As the language used to describe this makes clear, however, it can be a powerfully anthropomorphic feeling as well: complicating our view of objects by prescribing human goals to them, and enriching our view of other people by establishing our desire to transform ourselves into them. This desire, to _become_ the other, actually helps to make them more human than they were before, even if it comes at the potential cost of projecting ourselves onto them. At the risk of straying too far into a different essay I was going to write, I feel that this reflects the necessary evolution of views we have of other people.
When you first encounter someone, they are an object devoid of all but the most basic humanity and life in your eyes. They are merely an obstacle or an aid on the way to getting something you want. Once you start talking to them, you begin to see their personality. At this stage you project yourself and the people you've met before onto this person, seeing them as a combination of your experiences and desires. As you get to know them, this view gets richer until your knowledge of them can no longer be contained in this limited view. Your idea of them then transforms into seeing them as the product of _their_ experiences and desires.
This is the process by which we go from an objectified to a humanized understanding of another, and while objectification can be harmful I believe that it is in some ways necessary.
Infatuation with an object as the symbol of an ideal does prevent humanizing it, and therefor can actually be a barrier (as much as a stepping stone) to a healthy relationship. So to answer the question more straightforwardly: love shouldn't be objectifying and shouldn't contain a sense of or desire for ownership, even though it sometimes does.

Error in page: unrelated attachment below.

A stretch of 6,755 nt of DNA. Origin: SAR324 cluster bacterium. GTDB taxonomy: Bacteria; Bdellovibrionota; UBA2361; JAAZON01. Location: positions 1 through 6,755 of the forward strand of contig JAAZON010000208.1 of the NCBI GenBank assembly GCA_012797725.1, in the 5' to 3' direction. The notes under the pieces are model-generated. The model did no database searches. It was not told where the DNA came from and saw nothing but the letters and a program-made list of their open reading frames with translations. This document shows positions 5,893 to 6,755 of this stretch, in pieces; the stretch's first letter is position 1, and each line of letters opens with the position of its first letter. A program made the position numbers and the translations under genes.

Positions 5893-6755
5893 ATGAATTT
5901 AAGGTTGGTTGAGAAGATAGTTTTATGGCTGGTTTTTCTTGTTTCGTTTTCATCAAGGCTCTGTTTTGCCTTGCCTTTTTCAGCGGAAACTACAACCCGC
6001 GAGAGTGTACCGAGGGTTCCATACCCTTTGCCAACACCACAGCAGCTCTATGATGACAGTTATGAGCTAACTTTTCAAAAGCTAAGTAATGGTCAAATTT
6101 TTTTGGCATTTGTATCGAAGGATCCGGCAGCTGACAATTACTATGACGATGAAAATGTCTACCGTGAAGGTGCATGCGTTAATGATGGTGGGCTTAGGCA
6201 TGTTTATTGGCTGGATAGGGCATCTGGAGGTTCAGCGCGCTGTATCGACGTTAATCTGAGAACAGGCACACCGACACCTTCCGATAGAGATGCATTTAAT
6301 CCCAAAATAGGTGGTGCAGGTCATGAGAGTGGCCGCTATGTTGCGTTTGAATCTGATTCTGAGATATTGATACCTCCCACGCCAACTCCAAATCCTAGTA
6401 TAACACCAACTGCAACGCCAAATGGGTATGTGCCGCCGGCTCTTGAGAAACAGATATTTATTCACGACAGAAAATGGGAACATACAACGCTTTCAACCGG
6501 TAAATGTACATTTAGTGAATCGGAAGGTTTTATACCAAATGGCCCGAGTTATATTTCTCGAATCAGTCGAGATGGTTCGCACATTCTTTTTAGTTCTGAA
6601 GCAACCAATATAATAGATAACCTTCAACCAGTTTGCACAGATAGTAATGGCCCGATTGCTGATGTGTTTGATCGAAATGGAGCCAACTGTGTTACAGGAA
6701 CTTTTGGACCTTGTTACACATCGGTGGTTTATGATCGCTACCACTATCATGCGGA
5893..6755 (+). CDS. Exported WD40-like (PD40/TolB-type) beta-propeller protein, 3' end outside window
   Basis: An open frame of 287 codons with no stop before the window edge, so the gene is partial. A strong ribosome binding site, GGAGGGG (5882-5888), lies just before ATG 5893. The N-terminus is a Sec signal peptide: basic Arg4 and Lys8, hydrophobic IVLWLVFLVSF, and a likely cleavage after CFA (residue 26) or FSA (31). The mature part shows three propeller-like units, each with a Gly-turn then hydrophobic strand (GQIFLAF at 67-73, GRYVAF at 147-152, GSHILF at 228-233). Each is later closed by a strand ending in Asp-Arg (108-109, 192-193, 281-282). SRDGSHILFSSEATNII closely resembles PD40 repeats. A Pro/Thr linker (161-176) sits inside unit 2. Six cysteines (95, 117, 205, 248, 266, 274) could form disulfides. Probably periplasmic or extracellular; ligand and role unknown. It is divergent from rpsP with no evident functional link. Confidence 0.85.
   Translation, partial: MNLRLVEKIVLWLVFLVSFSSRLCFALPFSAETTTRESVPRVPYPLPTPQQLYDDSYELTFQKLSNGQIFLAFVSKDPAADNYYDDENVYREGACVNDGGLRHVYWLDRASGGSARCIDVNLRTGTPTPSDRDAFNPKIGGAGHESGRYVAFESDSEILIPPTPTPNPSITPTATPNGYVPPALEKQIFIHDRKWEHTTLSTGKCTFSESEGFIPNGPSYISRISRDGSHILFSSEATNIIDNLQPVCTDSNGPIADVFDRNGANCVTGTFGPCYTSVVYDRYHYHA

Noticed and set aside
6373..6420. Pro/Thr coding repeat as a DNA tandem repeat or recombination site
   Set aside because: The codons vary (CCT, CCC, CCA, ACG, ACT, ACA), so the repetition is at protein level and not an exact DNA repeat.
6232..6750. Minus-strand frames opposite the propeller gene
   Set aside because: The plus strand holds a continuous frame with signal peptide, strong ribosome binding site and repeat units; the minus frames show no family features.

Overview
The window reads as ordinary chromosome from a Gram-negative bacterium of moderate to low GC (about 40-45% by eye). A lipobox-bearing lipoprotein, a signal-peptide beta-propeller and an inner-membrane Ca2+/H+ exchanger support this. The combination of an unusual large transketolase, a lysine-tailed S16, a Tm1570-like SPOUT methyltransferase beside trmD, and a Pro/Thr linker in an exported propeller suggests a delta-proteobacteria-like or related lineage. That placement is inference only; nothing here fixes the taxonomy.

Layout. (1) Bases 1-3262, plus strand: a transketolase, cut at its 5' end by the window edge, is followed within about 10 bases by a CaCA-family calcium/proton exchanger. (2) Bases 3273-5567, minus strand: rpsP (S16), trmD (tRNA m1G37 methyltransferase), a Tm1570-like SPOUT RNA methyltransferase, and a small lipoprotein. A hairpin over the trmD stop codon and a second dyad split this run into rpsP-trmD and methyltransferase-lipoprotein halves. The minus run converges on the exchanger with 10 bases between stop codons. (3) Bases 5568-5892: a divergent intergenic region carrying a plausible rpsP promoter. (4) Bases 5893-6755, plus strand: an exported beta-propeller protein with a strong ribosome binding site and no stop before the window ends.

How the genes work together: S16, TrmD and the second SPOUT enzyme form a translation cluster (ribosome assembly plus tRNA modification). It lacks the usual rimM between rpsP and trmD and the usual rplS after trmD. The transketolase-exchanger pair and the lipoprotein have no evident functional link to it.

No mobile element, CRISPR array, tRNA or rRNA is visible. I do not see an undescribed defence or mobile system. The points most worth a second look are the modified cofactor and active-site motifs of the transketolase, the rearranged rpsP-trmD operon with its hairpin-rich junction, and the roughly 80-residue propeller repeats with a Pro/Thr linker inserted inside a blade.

Should I avoid this kind of attraction?
Absolutely not! It is by surrounding ourselves with the objects, art and (yes) people that embody our goals and desired states that we establish and project our identity and that we work to become the people that we desire to be.

If this is infatuation and not love, can this form of attraction last?
As long as the personal goal underlying your attraction doesn't change, and as long as the thing being admired stays true to its promise of helping you realize and project that goal and its values, then the attraction too should last. If the goal is core to your personality (as desiring to be a better friend, or a more charitable person etc) than this kind of connection is likely to be one that lasts for a very long time indeed. If, however, the goal underlying your attraction is temporary or concrete (as desiring to speak a language more fluently or desiring to win a particular contest, etc) then the attraction too will be equally fleeting.

The Self Help Portion - Read Here for Trite Advise
I want to be seductive! How can I use these insights to be more attractive?
Be enticing, beautiful, surprising, mysterious and dangerous; espouse, embrace and embody worthy goals; promise to help those around you reach those goals, teach by example; fulfill your promises to help, and reward those who invest in you: with exclusivity, intimacy and love.